Hey folks! In this tutorial, we will look at how to use the Keras TensorFlow API in Python to create a Recurrent Neural Network model to predict Shakespearean text.
Also read: Stock Price Prediction using Python
To produce fresh text, we will train the GitHub Shakespearean text dataset using a custom-built RNN model.
Step 1: Importing Libraries
We utilized some of the most popular deep learning libraries. Sweetviz is a new package that automates exploratory data analysis and is particularly beneficial in analyzing our training dataset.
pip install sweetviz import numpy as np import pandas as pd import matplotlib.pyplot as plt import tensorflow as tf from tensorflow import keras import sweetviz as sw import seaborn as sns sns.set()
Step 2: Loading the Dataset
shakespeare_url='https://raw.githubusercontent.com/karpathy/char-rnn/master/data/tinyshakespeare/input.txt' filepath=keras.utils.get_file('shakespeare.txt',shakespeare_url) with open(filepath) as f: shakespeare_text=f.read()
Downloading data from https://raw.githubusercontent.com/karpathy/char-rnn/master/data/tinyshakespeare/input.txt 1122304/1115394 [==============================] - 0s 0us/step 1130496/1115394 [==============================] - 0s 0us/step
Now that we’ve downloaded the dataset into our Python notebook, we need to preprocess it before we can utilize it for training.
Step 3: Pre-processing the Dataset
Tokenisation is the process of dividing lengthy text strings into smaller portions or tokens. Larger chunks of text can be tokenized into sentences, and then into words.
Pre-processing will also involve removing punctuations from the tokens generates as well.
tokenizer=keras.preprocessing.text.Tokenizer(char_level=True) tokenizer.fit_on_texts(shakespeare_text) max_id=len(tokenizer.word_index) dataset_size=tokenizer.document_count [encoded]=np.array(tokenizer.texts_to_sequences([shakespeare_text]))-1
Step 4: Preparing the Dataset
We will be using
tf.data.Dataset which is generally useful for a large set of elements like huge chunks of textual data.
Dataset.repeat() goes over the dataset and repeats the dataset a specified number of times.
window() is like a sliding window that slides the window by a specified number each time for repeated iteration.
train_size=dataset_size*90//100 dataset=tf.data.Dataset.from_tensor_slices(encoded[:train_size]) n_steps=100 window_length=n_steps+1 dataset=dataset.repeat().window(window_length,shift=1,drop_remainder=True) dataset=dataset.flat_map(lambda window: window.batch(window_length)) batch_size=32 dataset=dataset.shuffle(10000).batch(batch_size) dataset=dataset.map(lambda windows: (windows[:,:-1],windows[:,1:])) dataset=dataset.map(lambda X_batch,Y_batch: (tf.one_hot(X_batch,depth=max_id),Y_batch)) dataset=dataset.prefetch(1)
Step 5: Building the Model
The model building is pretty simple. We will be creating a sequential model and adding layers to the model with certain characteristics.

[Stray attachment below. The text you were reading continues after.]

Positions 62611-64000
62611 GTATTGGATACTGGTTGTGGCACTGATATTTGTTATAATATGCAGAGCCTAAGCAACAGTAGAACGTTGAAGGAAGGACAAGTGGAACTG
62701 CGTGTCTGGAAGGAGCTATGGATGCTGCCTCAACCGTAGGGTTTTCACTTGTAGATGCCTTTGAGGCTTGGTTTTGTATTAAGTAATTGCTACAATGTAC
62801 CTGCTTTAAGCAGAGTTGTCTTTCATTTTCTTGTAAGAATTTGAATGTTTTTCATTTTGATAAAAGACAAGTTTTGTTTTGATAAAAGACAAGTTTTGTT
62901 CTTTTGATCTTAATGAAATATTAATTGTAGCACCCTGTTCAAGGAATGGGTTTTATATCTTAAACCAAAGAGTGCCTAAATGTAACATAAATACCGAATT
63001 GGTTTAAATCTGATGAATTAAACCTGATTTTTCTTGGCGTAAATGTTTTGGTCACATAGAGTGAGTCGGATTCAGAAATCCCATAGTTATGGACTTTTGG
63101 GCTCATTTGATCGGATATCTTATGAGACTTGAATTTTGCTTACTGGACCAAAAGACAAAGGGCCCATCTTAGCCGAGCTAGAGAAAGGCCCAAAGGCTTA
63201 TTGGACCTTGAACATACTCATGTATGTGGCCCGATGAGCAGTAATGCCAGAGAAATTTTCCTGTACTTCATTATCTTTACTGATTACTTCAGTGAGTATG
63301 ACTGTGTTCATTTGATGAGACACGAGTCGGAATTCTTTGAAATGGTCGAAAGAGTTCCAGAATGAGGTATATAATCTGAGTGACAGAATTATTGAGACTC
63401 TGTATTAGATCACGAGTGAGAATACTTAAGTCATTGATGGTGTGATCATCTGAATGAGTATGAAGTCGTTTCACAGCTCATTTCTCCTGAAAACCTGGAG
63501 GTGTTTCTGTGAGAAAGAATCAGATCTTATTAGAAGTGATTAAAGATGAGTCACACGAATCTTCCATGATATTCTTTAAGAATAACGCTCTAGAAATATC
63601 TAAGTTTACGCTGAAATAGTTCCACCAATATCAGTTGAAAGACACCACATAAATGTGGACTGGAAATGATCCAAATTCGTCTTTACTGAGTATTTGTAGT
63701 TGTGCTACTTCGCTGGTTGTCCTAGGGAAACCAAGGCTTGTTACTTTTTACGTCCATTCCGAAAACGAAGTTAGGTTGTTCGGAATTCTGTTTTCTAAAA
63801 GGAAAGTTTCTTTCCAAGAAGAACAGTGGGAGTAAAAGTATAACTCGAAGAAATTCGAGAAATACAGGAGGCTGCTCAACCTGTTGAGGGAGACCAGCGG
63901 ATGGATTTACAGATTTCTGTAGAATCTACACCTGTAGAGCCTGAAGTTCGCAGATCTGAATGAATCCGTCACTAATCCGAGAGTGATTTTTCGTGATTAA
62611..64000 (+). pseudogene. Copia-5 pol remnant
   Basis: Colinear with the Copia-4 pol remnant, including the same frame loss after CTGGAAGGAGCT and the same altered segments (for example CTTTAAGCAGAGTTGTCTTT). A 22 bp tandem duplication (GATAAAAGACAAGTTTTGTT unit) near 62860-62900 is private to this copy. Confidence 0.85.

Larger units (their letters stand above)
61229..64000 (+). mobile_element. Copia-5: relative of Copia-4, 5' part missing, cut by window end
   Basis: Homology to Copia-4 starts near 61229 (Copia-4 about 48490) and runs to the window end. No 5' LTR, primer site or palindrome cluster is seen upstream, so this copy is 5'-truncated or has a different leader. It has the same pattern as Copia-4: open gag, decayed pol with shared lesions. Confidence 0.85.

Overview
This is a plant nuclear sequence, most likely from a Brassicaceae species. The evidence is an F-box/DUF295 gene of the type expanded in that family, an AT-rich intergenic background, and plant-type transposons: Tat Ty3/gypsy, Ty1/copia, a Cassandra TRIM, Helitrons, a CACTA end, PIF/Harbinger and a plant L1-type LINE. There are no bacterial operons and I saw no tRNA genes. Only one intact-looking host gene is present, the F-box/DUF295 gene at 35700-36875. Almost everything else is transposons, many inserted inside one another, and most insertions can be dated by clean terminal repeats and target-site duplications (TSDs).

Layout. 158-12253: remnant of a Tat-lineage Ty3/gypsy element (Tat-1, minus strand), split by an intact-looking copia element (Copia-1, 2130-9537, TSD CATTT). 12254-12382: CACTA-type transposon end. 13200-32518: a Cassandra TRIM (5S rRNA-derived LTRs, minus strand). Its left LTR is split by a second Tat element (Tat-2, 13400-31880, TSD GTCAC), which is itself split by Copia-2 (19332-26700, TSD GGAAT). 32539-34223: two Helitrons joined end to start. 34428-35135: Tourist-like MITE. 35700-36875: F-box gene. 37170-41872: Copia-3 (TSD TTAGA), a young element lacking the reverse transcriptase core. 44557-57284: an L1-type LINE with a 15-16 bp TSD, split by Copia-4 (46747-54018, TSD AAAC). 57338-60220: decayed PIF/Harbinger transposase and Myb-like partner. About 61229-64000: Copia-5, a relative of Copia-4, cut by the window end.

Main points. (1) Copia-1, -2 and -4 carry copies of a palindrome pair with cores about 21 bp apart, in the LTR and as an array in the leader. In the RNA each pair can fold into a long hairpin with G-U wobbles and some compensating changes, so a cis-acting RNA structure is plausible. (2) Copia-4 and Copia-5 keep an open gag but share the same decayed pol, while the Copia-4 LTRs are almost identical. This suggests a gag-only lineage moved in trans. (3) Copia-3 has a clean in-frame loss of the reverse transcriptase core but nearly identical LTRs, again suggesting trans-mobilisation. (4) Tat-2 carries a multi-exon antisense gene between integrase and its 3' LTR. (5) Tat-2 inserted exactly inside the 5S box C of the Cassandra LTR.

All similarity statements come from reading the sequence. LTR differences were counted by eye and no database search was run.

model=keras.models.Sequential() model.add(keras.layers.GRU(128,return_sequences=True,input_shape=[None,max_id])) model.add(keras.layers.GRU(128,return_sequences=True)) model.add(keras.layers.TimeDistributed(keras.layers.Dense(max_id,activation='softmax')))
Next, we will be compiling the model and fitting the model on the dataset. We will be using
Adam optimizer but you can also use other available optimizers according to your preferences.
model.compile(loss='sparse_categorical_crossentropy',optimizer='adam') history=model.fit(dataset,steps_per_epoch=train_size // batch_size,epochs=1)
31370/31370 [==============================] - 1598s 51ms/step - loss: 0.9528
Step 6: Testing the Model
We have defined some functions in the code snippet mentioned below. The functions will preprocess and prepare the input data according to our defined model and predict the next characters up to the specified number of characters.
def preprocess(texts): X=np.array(tokenizer.texts_to_sequences(texts))-1 return tf.one_hot(X,max_id) def next_char(text,temperature=1): X_new=preprocess([text]) y_proba=model.predict(X_new)[0,-1:,:] rescaled_logits=tf.math.log(y_proba)/temperature char_id=tf.random.categorical(rescaled_logits,num_samples=1)+1 return tokenizer.sequences_to_texts(char_id.numpy()) def complete_text(text,n_chars=50,temperature=1): for _ in range(n_chars): text+=next_char(text,temperature) return text
Let’s predict the text for a certain letter or a word using the code mentioned below.
print("Some predicted texts for letter 'D' are as follows:\n ") for i in range(3): print(complete_text('d')) print()
Some predicted texts for letter 'D' are as follows: d, swalld tell you in mine, the remeiviss if i shou dima's for me, sir, to comes what this roguty. dening to girl, ne'er i was deckong? which never be
print("Some predicted texts for word 'SHINE' are as follows:\n ") for i in range(3): print(complete_text('shine')) print()
Some predicted texts for word 'SHINE' are as follows: shine on here is your viririno penaite the cursue, i'll shine yet it the become done to-k make you his ocrowing shine dises'-leck a word or my head not oning, so long
Congratulations! You just learned how to build a Shakespearean text predictor using RNN. Hope you enjoyed it! 😇
Liked the tutorial? In any case, I would recommend you to have a look at the tutorials mentioned below:
- Stock Price Prediction using Python
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Thank you for taking your time out! Hope you learned something new!! 😄